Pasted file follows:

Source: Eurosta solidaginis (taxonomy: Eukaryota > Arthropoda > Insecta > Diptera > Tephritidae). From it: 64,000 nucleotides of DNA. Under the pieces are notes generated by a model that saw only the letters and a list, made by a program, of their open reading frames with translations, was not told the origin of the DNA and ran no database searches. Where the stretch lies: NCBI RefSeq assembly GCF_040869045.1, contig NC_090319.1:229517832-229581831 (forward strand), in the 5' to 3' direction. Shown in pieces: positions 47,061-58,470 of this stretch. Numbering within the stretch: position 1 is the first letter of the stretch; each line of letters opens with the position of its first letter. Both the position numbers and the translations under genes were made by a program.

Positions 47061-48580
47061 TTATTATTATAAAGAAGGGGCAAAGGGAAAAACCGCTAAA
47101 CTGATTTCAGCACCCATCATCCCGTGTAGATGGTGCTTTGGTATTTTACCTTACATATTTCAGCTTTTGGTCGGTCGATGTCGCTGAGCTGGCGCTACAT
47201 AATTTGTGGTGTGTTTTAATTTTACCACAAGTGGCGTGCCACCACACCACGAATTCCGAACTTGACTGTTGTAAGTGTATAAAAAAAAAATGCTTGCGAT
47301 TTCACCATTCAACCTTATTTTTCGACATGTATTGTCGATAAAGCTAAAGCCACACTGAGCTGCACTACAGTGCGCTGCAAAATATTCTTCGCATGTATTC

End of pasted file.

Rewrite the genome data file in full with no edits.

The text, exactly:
Source: Eurosta solidaginis (taxonomy: Eukaryota > Arthropoda > Insecta > Diptera > Tephritidae). From it: 64,000 nucleotides of DNA. Under the pieces are notes generated by a model that saw only the letters and a list, made by a program, of their open reading frames with translations, was not told the origin of the DNA and ran no database searches. Where the stretch lies: NCBI RefSeq assembly GCF_040869045.1, contig NC_090319.1:229517832-229581831 (forward strand), in the 5' to 3' direction. Shown in pieces: positions 47,061-58,470 of this stretch. Numbering within the stretch: position 1 is the first letter of the stretch; each line of letters opens with the position of its first letter. Both the position numbers and the translations under genes were made by a program.

Positions 47061-48580
47061 TTATTATTATAAAGAAGGGGCAAAGGGAAAAACCGCTAAA
47101 CTGATTTCAGCACCCATCATCCCGTGTAGATGGTGCTTTGGTATTTTACCTTACATATTTCAGCTTTTGGTCGGTCGATGTCGCTGAGCTGGCGCTACAT
47201 AATTTGTGGTGTGTTTTAATTTTACCACAAGTGGCGTGCCACCACACCACGAATTCCGAACTTGACTGTTGTAAGTGTATAAAAAAAAAATGCTTGCGAT
47301 TTCACCATTCAACCTTATTTTTCGACATGTATTGTCGATAAAGCTAAAGCCACACTGAGCTGCACTACAGTGCGCTGCAAAATATTCTTCGCATGTATTC